Was Early Earth Ice Cold?

Scientists have recently published a paper in Science Advances stating that early earth conditions may have been significantly colder than previously believed. Researchers of the earth sciences have often contended that early Earth was very hot. At the time, the first organisms developed around 3.5 billion years ago and the Earth’s oceans were thought to have been 80 degrees Celsius.

The Researchers
Harald Furnes, professor emeritus from the Department of Earth Science at the University of Bergen, and Maarten de Wit, a professor from the Nelson Mandela Metropolitan University in South Africa, analyzed sedimentary and volcanic rocks found in South Africa’s Barberton Greenstone Belt. The volcanic rocks came from depths of two to four kilometers (1.2 to 2.5 miles).

The Rocks
The rocks came from a latitude comparable to that of the Canary Islands. Some of them resembled rocks associated with more recent ice ages. According to Furnes, that may indicate that Earth had a global ice age 3.5 million years ago. Far from developing in a very hot ocean, Earth’s first organisms may have evolved in a very cold ocean.

Scientists use a rock made of pure silicium-oxide called chert to help determine the temperatures of prehistoric oceans. They analyze the relations between oxygen isotopes in the chert. Although Furnes and de Wit’s rocks showed signs of having been exposed to very high temperatures, the researchers noted that was due to hydrothermal activity caused by springs of extremely hot water in the ocean bed.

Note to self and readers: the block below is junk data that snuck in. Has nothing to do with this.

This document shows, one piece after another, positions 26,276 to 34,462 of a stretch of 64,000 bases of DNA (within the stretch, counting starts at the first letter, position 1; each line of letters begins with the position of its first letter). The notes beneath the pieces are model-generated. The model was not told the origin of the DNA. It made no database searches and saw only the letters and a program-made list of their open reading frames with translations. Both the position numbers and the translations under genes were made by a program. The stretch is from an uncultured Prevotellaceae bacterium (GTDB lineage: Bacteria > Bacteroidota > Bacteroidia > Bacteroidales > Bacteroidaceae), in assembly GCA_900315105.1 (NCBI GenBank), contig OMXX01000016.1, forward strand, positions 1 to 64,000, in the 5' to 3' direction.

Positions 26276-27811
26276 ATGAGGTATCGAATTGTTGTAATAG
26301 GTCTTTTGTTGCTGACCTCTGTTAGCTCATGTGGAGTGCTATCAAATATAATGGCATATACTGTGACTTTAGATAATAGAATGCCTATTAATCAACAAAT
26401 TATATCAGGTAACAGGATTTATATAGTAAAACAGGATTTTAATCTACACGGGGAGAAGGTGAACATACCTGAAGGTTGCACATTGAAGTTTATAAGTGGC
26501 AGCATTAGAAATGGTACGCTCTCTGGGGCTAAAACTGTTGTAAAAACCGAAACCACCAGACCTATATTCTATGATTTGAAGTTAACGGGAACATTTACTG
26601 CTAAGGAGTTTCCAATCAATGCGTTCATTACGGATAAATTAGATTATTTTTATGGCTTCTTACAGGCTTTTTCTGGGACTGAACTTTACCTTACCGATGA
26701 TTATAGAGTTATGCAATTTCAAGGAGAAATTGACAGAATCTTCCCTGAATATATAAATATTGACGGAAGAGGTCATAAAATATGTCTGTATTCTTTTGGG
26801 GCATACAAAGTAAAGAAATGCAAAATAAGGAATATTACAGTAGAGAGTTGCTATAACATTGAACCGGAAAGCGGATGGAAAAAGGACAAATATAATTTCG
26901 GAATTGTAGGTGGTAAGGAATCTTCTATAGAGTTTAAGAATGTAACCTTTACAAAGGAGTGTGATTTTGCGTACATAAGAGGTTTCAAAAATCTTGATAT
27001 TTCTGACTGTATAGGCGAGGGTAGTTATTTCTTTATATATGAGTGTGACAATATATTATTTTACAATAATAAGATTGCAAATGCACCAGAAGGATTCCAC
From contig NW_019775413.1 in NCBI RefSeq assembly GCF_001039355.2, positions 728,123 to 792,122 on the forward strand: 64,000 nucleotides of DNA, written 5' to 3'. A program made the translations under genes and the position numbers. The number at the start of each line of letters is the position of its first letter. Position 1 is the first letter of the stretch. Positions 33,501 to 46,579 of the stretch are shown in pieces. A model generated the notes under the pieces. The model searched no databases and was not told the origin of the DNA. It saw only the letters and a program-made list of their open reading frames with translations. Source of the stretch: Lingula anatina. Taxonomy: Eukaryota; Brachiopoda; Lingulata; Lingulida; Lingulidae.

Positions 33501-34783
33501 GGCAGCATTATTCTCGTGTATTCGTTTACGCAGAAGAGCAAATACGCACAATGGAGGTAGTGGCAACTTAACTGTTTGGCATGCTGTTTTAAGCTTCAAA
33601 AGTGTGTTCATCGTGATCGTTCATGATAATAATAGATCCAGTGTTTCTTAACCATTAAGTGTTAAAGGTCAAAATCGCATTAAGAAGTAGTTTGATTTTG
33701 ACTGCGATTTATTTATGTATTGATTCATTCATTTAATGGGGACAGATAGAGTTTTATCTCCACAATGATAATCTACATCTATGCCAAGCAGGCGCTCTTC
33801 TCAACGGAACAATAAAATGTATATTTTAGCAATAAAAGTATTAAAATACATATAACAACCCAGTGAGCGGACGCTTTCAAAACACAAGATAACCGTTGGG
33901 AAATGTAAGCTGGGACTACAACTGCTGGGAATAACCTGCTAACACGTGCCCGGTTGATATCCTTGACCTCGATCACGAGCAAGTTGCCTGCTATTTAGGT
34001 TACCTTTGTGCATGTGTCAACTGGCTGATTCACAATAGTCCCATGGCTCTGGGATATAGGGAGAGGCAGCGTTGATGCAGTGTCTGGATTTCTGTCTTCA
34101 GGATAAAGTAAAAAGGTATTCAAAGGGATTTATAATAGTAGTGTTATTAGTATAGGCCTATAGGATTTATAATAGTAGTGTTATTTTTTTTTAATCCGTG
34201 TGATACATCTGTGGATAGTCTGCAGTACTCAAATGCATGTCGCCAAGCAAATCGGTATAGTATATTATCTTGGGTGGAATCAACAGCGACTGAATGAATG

The researchers also found gypsum in some of the sedimentary rocks found along with the volcanic rocks. Gypsum is produced under conditions combing extremely cold temperatures and very high pressures like the contemporary deep ocean. That indicates the rocks came from an ocean with similar conditions.

Earth’s Organisms
The history of earth is full of ice ages. Furnes and de Wit’s ice age would be the oldest known. The next oldest would be the Huronian glaciation which began about 2.4 billion years ago and lasted about 300 million years.

Scientists have also found organisms that can live in very harsh conditions. These creatures are called extremophiles, which means they live and thrive in environments that would be hostile or lethal to most organisms. Some, called cryophiles, thrive in intense cold. Many such creatures belong to a domain called archaea and are prokaryotes. Modern extremophiles have been found in places devoid of oxygen, nuclear reactors, volcanoes and the Great Salt Lake in Utah. Given that, it is far from impossible to have ancient bacteria living in an extremely cold ocean.

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